KBUT renews agreement with Met Rec for Sunlight Ridge use

“It’s not just kids vandalizing”

KBUT Community Radio is a staple of just about every workday in and around Crested Butte, but if the 240 watts pulsing from Sunlight Ridge happen to interfere with the Gunnison County Metropolitan Recreation (Met Rec) District’s analog television signal, the radio station has 48 hours to fix the problem… or turn down the volume.



The Met Rec board of directors and representatives of KBUT discussed the non-profit radio’s lease agreement at the Sunlight Ridge transmitter facility during a meeting last month.
Met Rec operates a transmission facility on Sunlight Ridge that captures an over-the-air television signal sent from Gunnison, and re-broadcasts it locally around the Crested Butte area. Over-the-air television and radio (excluding satellite and cable radio services) share space on the broadcast spectrum.
The Met Rec board had asked to revisit the open lease agreement with KBUT in order to address several recent issues at the Sunlight Ridge facility, including the radio signal interfering with the TV signal, heat in the building causing components to fail or shut down, and several break-ins that have resulted in damage to Met Rec equipment.
At the start of the meeting, KBUT general manager Dave Clayton said he and the station’s attorney had reviewed the new lease agreement.
Met Rec board president Paul Wayne Foreman wanted to discuss the issue of heat. He said the amount of equipment and energy being used in the building was creating a lot of heat, which could potentially damage equipment or cause the television signal to go off-line. Foreman said earlier on Monday the Met Rec service technician had to visit the Sunlight Ridge facility to restart the existing air conditioning unit, which had overheated and quit.
Clayton said KBUT would purchase a new air conditioning unit when the radio station goes to a digital signal.
Met Rec board member Bob Beda asked Clayton to explain the difference between standard radio and digital radio.
Clayton said with a digital radio tuner, listeners would be able to pick up additional content on the 90.3 frequency. He said most radio frequencies have some leeway in their signal range, and the efficiency of the digital transmission allowed more information to be fit into this leftover part of the broadcast spectrum. He said this space could eventually be used to provide extended news coverage or live broadcasts of special events.
Clayton said the station would still broadcast an analog signal, so no one will need a new radio in order to keep enjoying KBUT. He said the station plans on switching to digital by the end of 2009.
Met Rec business manager Lori Patin then asked about the issue of the radio signal interfering with the TV signal.
Met Rec’s service technician Cote said if KBUT was broadcasting at full power when he is simultaneously doing television signal testing at the Sunlight Ridge facility, Met Rec’s Channel 8 would have distortion, and the KBUT signal would replace the audio on the television station. When the radio station’s power was turned down, or if Cote checked the signal in the town of Mt. Crested Butte, the interference went away.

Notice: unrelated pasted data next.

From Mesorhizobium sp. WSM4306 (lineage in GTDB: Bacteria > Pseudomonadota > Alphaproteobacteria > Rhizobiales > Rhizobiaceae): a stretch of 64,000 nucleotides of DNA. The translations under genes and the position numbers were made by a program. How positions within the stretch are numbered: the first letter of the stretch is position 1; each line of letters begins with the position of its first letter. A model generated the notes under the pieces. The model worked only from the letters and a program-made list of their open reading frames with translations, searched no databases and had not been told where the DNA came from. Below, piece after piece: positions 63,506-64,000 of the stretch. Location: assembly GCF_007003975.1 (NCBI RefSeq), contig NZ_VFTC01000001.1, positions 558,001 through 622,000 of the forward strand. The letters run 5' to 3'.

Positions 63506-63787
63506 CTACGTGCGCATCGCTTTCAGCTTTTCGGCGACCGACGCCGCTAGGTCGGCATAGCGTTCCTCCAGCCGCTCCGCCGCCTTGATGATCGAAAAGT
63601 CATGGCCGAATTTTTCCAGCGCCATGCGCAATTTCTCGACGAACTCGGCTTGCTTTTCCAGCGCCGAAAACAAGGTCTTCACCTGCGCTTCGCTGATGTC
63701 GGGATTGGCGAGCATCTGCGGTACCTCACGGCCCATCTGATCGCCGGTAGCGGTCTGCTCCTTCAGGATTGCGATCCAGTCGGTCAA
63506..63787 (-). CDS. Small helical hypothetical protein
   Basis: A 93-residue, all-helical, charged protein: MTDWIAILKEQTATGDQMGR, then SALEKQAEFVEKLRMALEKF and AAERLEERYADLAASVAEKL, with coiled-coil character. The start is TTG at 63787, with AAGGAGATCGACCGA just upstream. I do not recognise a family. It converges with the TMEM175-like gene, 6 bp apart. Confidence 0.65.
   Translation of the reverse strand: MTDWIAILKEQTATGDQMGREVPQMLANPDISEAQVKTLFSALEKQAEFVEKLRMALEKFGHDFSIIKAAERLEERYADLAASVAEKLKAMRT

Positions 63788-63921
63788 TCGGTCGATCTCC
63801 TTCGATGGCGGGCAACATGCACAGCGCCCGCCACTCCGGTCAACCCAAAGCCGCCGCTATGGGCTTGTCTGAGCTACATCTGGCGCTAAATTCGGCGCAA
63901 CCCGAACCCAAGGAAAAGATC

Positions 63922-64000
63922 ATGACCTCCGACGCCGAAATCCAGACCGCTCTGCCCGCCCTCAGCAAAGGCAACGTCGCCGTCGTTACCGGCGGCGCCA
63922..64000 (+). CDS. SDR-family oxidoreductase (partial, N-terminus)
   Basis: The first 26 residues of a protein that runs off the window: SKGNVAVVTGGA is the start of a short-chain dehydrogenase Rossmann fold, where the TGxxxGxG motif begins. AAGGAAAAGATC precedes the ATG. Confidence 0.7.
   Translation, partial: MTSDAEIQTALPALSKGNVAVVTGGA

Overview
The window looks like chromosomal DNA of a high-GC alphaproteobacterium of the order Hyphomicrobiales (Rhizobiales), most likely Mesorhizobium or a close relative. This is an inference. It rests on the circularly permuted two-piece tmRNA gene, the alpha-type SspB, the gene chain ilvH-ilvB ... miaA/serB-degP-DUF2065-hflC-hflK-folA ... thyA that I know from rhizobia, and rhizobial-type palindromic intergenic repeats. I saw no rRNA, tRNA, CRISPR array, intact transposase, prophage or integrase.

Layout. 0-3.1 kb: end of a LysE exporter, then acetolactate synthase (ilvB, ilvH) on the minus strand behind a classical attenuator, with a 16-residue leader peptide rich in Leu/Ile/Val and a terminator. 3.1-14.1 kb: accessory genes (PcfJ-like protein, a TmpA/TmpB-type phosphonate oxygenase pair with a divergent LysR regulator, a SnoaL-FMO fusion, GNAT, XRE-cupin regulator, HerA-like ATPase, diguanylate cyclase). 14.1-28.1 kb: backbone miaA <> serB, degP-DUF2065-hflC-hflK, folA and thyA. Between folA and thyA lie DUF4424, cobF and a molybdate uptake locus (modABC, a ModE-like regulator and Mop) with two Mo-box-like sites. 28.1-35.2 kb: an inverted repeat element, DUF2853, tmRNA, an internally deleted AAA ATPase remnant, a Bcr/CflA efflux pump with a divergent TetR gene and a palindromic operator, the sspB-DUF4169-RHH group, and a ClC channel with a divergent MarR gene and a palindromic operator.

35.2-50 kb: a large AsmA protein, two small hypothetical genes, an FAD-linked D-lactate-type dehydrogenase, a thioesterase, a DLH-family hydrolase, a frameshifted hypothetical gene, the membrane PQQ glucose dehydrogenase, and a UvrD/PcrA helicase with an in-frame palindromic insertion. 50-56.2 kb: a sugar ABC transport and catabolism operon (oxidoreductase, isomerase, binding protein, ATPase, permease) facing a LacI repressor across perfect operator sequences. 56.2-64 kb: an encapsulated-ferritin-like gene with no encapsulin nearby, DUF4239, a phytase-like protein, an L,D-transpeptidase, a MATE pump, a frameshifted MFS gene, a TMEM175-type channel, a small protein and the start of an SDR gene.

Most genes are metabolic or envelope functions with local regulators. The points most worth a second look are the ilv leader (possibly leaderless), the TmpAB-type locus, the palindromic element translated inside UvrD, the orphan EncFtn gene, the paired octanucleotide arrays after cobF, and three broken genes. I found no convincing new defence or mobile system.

Fortunately, Cote said channel 8 wasn’t being used by any programming, so it currently wasn’t much of an issue except when he does testing. In the interest of testing and compatibility, Clayton and Cote agreed to work together to use different filters and modulators to try to reduce the interference. They agreed that if Cote needs to perform tests, he should give the current on-air DJ or Clayton a warning. That way the radio audience can be informed that the signal may be lost temporarily.
Clayton also suggested splitting the electricity bill when the radio station goes digital. Currently, KBUT just plugs in and Met Rec foots the bill. “You’ve been very generous to provide us with free power,” Clayton said. “I believe we’re probably using half the power in the building right now.”
Patin said because of TABOR, it was hard for Met Rec to accept money. She said the electricity bill could be sent directly to KBUT, and then Met Rec could compensate the station for their share of the energy use. Clayton said that was fine, and agreed to work with Patin to get the billing changed.
Finally the two groups discussed break-ins at the Sunlight Ridge facility.
In March 2009, there was a break-in at the facility and someone caused about $1,000 worth of damage to Met Rec’s equipment.
Then, in mid-July there was another break-in at the facility. This time several channel modulators were tampered with; one burnt out and had to be replaced. Following the more recent break-in, Cote said, he had installed a new hasp and Master Lock on the door.
Met Rec board member Dave McGuire asked if any of KBUT’s equipment was damaged in the last break-in.
Clayton said he only learned about the break-in last week and had not been up to the site to check the equipment. Clayton said he could tell by remote that most of the radio station’s equipment was functioning normally. Cote agreed that most of the damage appeared to be to Met Rec’s equipment.
In light of the break-ins, Foreman said Met Rec would prefer KBUT to call Cote to request access to the facility.
Clayton said KBUT sometimes needed daily access to the facility to check certain connections that cannot be monitored by remote.
Furthermore, Clayton said he was willing to install an alarm system on the door along with the digital upgrades.
Foreman said he wanted to believe that what happened in the past was the past, and wouldn’t occur again with a new lock and future alarm system.

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